What does a day in the ENCC look like?

Our engineers and experts work around the clock to make sure that the right amount of electricity gets to where it’s needed, when it’s needed.

At the ESO’s Electricity National Control Centre (ENCC), we look 24 hours ahead to make sure we have accurate, constant forecasts and responses to consumer demand. Our teams work on shift patterns with timescales roughly broken into 24-hour, 12-hour and 4-hour intervals.

Over a course of a day, what do we get done in the ENCC?

More than 24 hours ahead 

First, there’s the demand forecasting team, whose primary purpose is to work out the demand forecast for the day and feed this into the control room.

To schedule generation on the system – that is, whether to remove or add electricity to the mix – we need to match supply with demand. The closer we get to real time, the more important it is to make sure that match is as accurate as possible to keep the frequency stable.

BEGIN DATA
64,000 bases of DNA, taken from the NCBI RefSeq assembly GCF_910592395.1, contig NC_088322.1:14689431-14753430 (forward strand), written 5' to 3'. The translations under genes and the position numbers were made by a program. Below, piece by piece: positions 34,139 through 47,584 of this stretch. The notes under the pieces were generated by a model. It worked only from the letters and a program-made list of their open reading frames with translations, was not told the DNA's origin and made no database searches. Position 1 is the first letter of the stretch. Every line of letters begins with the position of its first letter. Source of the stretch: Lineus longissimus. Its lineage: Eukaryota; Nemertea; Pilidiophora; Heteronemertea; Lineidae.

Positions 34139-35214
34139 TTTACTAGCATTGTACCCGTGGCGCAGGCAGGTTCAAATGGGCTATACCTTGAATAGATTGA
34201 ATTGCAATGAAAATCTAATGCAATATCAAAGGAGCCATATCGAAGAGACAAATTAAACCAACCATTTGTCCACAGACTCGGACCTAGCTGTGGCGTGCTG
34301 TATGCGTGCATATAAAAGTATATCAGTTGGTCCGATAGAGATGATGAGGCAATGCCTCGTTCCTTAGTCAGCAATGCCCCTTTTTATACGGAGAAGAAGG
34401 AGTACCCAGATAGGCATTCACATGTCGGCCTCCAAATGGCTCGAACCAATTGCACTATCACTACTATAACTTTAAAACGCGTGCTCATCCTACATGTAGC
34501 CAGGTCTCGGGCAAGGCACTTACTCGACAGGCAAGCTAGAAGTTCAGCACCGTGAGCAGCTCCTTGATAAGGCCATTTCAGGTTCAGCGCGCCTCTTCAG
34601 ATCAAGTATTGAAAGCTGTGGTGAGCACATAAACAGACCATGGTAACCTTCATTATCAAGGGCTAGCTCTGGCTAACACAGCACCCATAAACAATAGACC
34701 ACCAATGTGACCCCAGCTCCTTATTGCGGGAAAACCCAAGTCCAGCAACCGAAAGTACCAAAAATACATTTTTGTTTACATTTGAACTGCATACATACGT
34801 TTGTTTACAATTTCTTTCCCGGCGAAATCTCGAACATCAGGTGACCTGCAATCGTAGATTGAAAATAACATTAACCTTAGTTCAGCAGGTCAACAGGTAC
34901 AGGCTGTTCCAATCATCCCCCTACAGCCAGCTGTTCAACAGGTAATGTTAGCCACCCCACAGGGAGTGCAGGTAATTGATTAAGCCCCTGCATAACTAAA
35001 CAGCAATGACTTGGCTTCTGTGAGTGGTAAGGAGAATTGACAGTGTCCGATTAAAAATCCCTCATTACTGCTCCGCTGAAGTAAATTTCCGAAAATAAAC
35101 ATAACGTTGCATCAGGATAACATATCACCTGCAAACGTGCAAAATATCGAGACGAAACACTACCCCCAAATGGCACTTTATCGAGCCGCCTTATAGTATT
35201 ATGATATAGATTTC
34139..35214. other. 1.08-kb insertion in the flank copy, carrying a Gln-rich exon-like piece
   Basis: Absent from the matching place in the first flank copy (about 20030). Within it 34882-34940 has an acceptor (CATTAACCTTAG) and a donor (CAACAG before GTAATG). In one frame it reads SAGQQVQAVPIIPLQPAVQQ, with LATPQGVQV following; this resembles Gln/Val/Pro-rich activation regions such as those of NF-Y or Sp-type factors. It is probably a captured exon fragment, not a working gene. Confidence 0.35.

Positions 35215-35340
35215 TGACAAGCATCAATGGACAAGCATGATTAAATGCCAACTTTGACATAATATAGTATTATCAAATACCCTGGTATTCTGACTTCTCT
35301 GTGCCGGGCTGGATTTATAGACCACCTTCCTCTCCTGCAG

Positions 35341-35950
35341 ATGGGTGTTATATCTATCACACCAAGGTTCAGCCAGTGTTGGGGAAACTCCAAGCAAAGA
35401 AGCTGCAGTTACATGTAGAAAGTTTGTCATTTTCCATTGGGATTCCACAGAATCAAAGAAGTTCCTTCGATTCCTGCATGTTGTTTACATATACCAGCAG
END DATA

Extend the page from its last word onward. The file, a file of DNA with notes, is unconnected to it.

The demand forecasting team begins by looking at demand weeks in advance. As we get closer to real time, the team begins to refine these forecasts up to 24 hours before real time electricity dispatch.

24 to 4 hours ahead

Our strategy team looks 24 to four hours ahead of real time dispatch. They identify plans for how the network will run, including what circuits are or are not available. They also look at what generation is available to match the real-time demand.

4 hours ahead to real time

The energy team is the team that carries out the actual electricity dispatch, or the minute-by-minute and second-by-second balancing of electricity supply and demand. They’re in charge of real-time scheduling on the system, working four hours ahead to real time. This team relies on the planning of all ENCC teams before them for an accurate view.